Raman spectra of R{sub 2}O{sub 3} (R—Sc, Er, Y, Ho, Gd, Eu, and Sm) powders with C-type bixbyite crystal structure are measured. With the help of these data and ones, previously published for other oxides from the same structural family, general dependencies of the frequencies of the Raman peaks on the cubic crystal unit cell parameter are constructed. Using these dependencies and knowing the symmetry of the peaks for one of the oxides, determined from previous single-crystal measurements, it is possible to find out the symmetry of the peaks from the spectra of all compounds. It was found that the frequency of the six lowest frequency peaks scales with the square root of the mass of the rare earth showing that mainly R ions take part in these vibrations. These results agree with performed here lattice dynamical calculations. The anomalous softening of the frequency of some peaks in the spectra of Eu{sub 2}O{sub 3} is discussed.

Abrashev, M. V., E-mail: mvabr@phys.uni-sofia.bg [Instituto de Física, UFRGS, Porto Alegre, 91501-970 Rio Grande do Sul (Brazil); Faculty of Physics, University of Sofia, BG-1164 Sofia (Bulgaria); Todorov, N. D. [Faculty of Physics, University of Sofia, BG-1164 Sofia (Bulgaria); Geshev, J. [Instituto de Física, UFRGS, Porto Alegre, 91501-970 Rio Grande do Sul (Brazil)

2014-09-14T23:59:59.000Z

325

Theoretical studies of strongly correlated rare-earth intermetallics RIn{sub 3} and RSn{sub 3} (R?=?Sm, Eu, and Gd)  

SciTech Connect (OSTI)

In this paper, the structural, elastic, and electronic properties of RIn{sub 3} and RSn{sub 3} (R = Sm, Eu, Gd) compounds have been investigated using the full potential linearized augmented plane wave plus local orbital method within the density functional theory. The structural properties are investigated using the LDA, GGA, and the band correlated LDA+U and GGA+U schemes. The lattice parameters are in good agreement with the available experimental results and the divalent state of Eu is also verified. The spin-orbit coupling is included in order to predict the correct electronic properties and splitting of 4f states of the rare earth elements is also incorporated. We calculated Bulk modulus, shear modulus, Young's modulus, anisotropic ratio, Kleinman parameters, Poisson's ratio, Lame's co-efficient, sound velocities for shear and longitudinal waves, and Debye temperature. We also predict the Cauchy pressure and B/G ratio in order to explore the ductile and brittle behaviors of these compounds.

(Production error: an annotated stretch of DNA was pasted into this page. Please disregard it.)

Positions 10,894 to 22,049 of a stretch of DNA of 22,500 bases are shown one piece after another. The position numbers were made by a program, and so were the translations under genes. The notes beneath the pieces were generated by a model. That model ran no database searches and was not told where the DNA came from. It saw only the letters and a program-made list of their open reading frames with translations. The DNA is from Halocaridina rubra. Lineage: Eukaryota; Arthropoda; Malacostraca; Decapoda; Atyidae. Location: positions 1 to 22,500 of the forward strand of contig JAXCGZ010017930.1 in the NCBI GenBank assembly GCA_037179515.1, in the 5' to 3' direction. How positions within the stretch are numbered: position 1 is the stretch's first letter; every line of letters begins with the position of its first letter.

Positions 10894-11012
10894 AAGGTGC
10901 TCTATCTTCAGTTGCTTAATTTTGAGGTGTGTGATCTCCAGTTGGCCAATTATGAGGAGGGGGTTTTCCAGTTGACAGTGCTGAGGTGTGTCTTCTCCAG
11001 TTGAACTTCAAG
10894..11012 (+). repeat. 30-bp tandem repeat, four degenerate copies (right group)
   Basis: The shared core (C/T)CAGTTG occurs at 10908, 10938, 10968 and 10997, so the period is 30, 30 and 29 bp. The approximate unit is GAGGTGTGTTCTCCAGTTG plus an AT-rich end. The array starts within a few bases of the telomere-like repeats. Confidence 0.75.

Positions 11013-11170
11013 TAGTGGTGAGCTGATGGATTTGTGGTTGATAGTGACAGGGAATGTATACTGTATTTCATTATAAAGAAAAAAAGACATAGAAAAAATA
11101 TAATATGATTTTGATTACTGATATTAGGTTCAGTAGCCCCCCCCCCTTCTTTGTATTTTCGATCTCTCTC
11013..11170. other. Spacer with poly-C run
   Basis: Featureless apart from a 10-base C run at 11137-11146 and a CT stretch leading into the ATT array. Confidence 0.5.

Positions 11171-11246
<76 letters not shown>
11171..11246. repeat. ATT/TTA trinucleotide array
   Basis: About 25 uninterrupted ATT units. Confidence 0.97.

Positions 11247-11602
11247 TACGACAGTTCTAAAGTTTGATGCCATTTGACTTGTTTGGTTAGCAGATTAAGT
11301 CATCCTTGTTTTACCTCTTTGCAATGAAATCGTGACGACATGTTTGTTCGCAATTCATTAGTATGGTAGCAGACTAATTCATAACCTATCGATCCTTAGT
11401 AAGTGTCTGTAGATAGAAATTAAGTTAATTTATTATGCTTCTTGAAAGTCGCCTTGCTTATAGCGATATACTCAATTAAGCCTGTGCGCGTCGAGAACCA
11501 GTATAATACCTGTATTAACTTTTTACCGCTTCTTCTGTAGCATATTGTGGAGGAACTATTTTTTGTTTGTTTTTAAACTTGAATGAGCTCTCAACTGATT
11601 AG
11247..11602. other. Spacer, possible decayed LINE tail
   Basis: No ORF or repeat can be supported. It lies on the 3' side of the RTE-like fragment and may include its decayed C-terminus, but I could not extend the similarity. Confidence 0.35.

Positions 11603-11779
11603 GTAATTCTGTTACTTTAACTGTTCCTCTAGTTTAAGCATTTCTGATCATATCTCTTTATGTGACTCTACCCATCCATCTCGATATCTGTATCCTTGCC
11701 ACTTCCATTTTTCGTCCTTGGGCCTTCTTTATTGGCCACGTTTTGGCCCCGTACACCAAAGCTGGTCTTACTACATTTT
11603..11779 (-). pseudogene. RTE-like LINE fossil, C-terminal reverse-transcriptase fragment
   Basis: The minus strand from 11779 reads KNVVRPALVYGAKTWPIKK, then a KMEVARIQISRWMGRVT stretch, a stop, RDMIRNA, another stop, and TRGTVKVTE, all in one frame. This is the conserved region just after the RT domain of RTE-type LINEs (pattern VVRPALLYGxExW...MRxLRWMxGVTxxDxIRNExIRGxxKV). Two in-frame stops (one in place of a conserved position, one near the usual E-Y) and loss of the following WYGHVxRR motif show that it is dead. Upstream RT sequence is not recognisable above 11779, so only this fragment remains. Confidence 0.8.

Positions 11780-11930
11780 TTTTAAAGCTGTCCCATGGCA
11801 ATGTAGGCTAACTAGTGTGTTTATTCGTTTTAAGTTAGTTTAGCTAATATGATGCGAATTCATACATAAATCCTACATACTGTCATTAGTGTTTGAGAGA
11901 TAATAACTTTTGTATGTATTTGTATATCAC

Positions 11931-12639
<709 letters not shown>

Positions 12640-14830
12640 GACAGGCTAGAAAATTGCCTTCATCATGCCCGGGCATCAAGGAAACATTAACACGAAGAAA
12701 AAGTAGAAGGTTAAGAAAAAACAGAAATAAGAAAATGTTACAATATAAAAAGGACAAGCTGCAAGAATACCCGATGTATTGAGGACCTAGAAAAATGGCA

Shafiq, M.; Ahmad, Iftikhar, E-mail: ahma5532@gmail.com, E-mail: dr.iftikhar@uom.edu.pk [Center for Computational Materials Science, University of Malakand, Chakdara (Pakistan); Department of Physics, University of Malakand, Chakdara (Pakistan); Jalali Asadabadi, S. [Department of Physics, Faculty of Science, University of Isfahan, Hezar Gerib Avenue, Isfahan 81744 (Iran, Islamic Republic of)

2014-09-14T23:59:59.000Z

326

E-Print Network 3.0 - artificial magnetic response Sample Search...  

Broader source: All U.S. Department of Energy (DOE) Office Webpages (Extended Search)

Colloque C8, Suppl6ment au no 12, Tome 49, d6cembre 1988 Summary: metal (TM)rare earth metal (RE) magnetic films with artificial superstruc- tures offer us a new... induced...

327

High energy product permanent magnet having improved intrinsic coercivity and method of making same  

DOE Patents [OSTI]

A high energy rare earth-ferromagnetic metal permanent magnet is disclosed which is characterized by improved intrinsic coercivity and is made by forming a particulate mixture of a permanent magnet alloy comprising one or more rare earth elements and one or more ferromagnetic metals and forming a second particulate mixture of a sintering alloy consisting essentially of 92-98 wt. % of one or more rare earth elements selected from the class consisting of Gd, Tb, Dy, Ho, Er, Tm, Yb, Lu, and mixtures of two or more of such rare earth elements, and 2-8 wt. % of one or more alloying metals selected from the class consisting of Al, Nb, Zr, V, Ta, Mo, and mixtures of two or more of such metals. The permanent magnet alloy particles and sintering aid alloy are mixed together and magnetically oriented by immersing the mixture in an axially aligned magnetic field while cold pressing the mixture. The compressed mixture is then sintered at a temperature above the melting point of the sintering aid and below the melting point of the permanent magnet alloy to thereby coat the particle surfaces of the permanent magnetic alloy particles with the sintering aid while inhibiting migration of the rare earth element in the sintering aid into the permanent magnet alloy particles to thereby raise the intrinsic coercivity of the permanent magnet alloy without substantially lowering the high energy of the permanent magnet alloy.